New Sounds from Local East Bay Latinx Bands

These five artists tie culture, politics, and social consciousness into their latest releases.

The Bay Area is home to some of the most talented folks in the music business. Whether mainstream or underground, there’s always new, emerging talent from artists of different backgrounds. Here are five Latinx bands from the East Bay that incorporate their diverse sounds from Mexico and Latin America into their recent releases — some you might already recognize, but they’re all worth adding to your playlist.

Bang Data, Loco

Bang Data (Caipo and Deuce Eclipse) are using their music platform to raise awareness of the political injustices and racial discrimination that have surged since the current administration took over the White House. Loco came out in February with socially conscious tracks like “Furiosos,” a song inspired by the Frisco Five, a group of San Francisco protesters who went on a hunger strike to denounce police brutality in 2016. But there are also songs like “Candy,” which takes on the complexity of love and how someone’s legal status can hinder their chance at a happily ever after.

Bang Data will play Friday, May 25, at the Official Carnaval Kick-Off Party at Public Works, 161 Erie St., San Francisco,

Jaz Clemente, Beyond Fingertips

Jaz Clemente is a relatively new band that got its start last October with its first gig at the Octopus Literary Saloon in Oakland. Don’t let that deter you from checking out their debut EP, Beyond Fingertips, which dropped in the summer of 2017. The band is led by Mexican singer-songwriter Nemo Curiel, whose musical influences include rock en español from the ’90s — bands like Caifanes, Soda Stereo, Fobia, La Santa Sabina, just to name a few. Jaz Clemente’s sound, however, is less rock ‘n’ roll and more East Bay funk, ’70s soul, and nu-disco, with a dash of electronic synth vibes and, saxophone. This fusion works thanks to the talent behind the band — all local musicians from Oakland and Berkeley.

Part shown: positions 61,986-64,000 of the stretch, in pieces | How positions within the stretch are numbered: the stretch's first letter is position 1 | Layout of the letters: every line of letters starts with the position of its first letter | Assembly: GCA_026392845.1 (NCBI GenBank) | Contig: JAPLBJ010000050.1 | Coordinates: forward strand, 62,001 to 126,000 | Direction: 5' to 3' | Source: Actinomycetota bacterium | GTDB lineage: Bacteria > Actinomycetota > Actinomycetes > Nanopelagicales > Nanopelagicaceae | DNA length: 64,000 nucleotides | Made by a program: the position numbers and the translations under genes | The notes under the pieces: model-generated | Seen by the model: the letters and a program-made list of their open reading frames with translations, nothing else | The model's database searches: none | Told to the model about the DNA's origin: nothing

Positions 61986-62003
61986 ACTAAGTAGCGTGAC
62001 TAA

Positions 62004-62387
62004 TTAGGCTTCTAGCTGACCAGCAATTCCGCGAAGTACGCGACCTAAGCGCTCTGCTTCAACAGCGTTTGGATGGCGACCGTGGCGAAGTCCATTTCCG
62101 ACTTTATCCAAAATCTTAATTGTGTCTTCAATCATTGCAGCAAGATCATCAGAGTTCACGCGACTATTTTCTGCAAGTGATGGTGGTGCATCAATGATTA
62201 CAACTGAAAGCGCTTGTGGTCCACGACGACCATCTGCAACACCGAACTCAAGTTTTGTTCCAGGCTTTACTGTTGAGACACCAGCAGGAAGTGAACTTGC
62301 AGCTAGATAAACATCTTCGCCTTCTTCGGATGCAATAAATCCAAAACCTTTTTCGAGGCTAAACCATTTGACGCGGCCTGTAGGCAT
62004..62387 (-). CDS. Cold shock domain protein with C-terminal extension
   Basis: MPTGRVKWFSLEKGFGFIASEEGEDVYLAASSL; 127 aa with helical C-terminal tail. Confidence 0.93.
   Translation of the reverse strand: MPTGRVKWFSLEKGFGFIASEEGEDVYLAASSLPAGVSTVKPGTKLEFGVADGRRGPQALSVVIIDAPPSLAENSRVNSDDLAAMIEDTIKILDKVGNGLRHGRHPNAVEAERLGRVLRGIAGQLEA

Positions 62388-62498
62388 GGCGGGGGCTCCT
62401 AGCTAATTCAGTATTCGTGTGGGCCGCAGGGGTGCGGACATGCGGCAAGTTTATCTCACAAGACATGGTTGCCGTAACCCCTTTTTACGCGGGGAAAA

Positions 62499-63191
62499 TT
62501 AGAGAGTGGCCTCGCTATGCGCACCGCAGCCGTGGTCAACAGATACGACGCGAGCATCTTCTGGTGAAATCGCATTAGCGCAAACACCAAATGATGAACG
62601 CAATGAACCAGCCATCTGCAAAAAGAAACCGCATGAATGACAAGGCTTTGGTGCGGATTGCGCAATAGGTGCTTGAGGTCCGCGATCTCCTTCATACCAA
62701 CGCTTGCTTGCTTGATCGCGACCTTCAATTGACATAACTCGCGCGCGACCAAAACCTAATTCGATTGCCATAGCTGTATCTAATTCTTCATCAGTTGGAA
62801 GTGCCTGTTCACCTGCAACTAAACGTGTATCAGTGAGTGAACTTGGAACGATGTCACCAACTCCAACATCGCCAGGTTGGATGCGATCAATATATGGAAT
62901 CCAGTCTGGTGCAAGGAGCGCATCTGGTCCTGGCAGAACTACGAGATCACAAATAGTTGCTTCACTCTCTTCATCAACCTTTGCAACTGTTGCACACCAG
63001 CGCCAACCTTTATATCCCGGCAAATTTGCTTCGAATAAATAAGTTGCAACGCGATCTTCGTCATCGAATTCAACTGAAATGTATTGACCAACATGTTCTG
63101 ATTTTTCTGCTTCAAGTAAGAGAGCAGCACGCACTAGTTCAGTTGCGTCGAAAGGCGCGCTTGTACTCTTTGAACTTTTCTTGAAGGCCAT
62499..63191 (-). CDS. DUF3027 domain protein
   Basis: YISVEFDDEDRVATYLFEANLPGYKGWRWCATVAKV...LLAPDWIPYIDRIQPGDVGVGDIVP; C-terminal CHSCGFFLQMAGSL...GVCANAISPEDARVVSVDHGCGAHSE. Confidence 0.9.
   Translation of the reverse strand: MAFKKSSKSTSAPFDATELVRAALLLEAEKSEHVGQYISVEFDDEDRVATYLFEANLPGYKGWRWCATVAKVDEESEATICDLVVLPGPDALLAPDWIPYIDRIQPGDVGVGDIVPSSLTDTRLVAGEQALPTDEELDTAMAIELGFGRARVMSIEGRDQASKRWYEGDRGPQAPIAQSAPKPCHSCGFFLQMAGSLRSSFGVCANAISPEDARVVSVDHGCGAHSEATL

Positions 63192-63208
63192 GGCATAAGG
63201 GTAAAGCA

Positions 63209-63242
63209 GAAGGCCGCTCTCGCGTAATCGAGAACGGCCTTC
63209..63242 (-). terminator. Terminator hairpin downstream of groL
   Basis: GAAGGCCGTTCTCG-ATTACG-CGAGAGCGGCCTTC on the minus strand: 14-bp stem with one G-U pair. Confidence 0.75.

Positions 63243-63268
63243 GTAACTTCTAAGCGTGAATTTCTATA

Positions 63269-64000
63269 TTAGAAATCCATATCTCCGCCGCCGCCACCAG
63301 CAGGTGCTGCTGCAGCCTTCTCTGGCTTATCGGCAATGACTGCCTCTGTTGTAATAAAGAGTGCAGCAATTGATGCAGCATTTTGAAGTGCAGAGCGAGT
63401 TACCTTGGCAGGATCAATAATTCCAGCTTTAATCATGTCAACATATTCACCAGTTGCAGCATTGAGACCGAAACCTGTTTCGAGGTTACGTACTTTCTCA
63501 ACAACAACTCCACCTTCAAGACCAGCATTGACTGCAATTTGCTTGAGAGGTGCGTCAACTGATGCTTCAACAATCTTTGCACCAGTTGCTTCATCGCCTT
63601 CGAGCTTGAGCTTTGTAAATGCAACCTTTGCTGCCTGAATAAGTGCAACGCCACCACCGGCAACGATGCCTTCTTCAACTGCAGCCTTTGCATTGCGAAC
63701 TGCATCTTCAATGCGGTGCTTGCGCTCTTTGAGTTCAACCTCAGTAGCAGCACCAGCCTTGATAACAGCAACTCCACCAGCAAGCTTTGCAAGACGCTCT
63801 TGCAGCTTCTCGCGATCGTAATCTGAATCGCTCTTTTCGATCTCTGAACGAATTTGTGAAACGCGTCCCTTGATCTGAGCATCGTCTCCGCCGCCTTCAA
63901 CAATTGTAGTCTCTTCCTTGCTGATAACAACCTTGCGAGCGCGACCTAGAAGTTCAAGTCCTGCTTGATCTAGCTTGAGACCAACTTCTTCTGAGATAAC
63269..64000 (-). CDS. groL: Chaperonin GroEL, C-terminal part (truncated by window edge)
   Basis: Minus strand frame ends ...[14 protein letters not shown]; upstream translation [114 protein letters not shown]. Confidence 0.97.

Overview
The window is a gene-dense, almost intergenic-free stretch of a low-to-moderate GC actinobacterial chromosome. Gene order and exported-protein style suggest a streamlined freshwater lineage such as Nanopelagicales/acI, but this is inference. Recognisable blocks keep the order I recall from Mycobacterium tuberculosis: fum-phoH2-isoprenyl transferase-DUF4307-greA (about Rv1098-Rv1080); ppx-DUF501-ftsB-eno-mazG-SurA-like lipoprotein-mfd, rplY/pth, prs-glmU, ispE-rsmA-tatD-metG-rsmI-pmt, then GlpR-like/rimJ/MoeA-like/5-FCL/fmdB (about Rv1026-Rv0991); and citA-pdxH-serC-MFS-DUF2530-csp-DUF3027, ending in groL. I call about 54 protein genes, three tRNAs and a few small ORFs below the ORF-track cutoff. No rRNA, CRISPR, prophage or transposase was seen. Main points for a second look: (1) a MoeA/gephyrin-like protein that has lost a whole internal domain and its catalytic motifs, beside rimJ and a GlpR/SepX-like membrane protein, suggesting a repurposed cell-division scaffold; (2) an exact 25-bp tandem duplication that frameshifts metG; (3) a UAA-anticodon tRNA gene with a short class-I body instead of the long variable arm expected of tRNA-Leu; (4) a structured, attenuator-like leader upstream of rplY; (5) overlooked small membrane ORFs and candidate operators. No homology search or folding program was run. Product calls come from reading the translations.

Jaz Clemente will play Thursday, June 28, at the Elbo Room, 647 Valencia St., San Francisco,

La Misa Negra, La Misa Negra

La Misa Negra‘s sophomore album, released last September, is a delight to listen to while commuting to work, but more so when you catch one of their live shows. Their Afro-Colombian sounds mixed with punk, rock, and hip-hop will get you on the dance floor. Even if you don’t know how to dance cumbia, it doesn’t matter — Diana Trujillo’s vocals in perfect harmony with the drums, percussion, and sax as they perform “Sancocho” is all you need to get moving. Like with many artists, La Misa Negra uses their sounds and lyrics as a form of resistance and social consciousness: “El Agua Ya Se Acabó” talks about the sacred natural resource that is water and how it’s become scarce throughout the world. One of the most striking tracks is “Pistola” (Gun), which alludes to how easily it is to obtain a firearm in the United States — and the trail of fear and blood at the hands of those who mishandle its use.

La Misa Negra will play Monday, June 11, at the Tiny Desk Contest On the Road: Petaluma Showcase at Lagunitas, 1280 North McDowell Blvd., Petaluma,

Los Rakas, Manes De Negocio

Grammy-nominated Panamanian duo Raka Dun and Raka Rich are Oakland music royalty. Their fusion of sounds from Panama and Oakland combines hip-hop, dancehall, and reggae, making their music catchy and danceable. Their Raka parties, usually held at the New Parish, have grown so much in popularity that the Uptown music venue has become too small for the large crowds who want to hear them freestyle. The guys are currently in the process of putting the finishing touches on their sixth studio album, Manes De Negocio, which is slated for a summer release. The album will reflect the trials and tribulations of making it in the music business and everything they have learned in the past 10 years. As of now, Los Rakas have a new single out with Nina Sky called “One More Time.” If you enjoy the recent rise of reggaeton artists like J Balvin and Bad Bunny, you’ll certainly love what Los Rakas have in store for their fans with the new album. They are, after all, pioneers in the trap en español game.

Los Cenzontles, A La Mar and Con Mucho Sentimiento

For the past 30 years, Los Cenzontles has been at the center of showcasing traditional Mexican music — countless of young artists from Los Cenzontles Academy have participated in the recordings, as is the case with Con Mucho Sentimiento, which came out this spring and features young aspiring musicians between the ages of 8 and 22. There’s also this month’s release, A La Mar, recorded by the adult touring group and multi-instrumentalist and vocalist Shira Kammen. Kammen and Los Cenzontles have collaborated in the past, but this is their first, full-on collaborative album. If you enjoy isolated vocals and the piercing sounds of the violin, A La Mar is for you.

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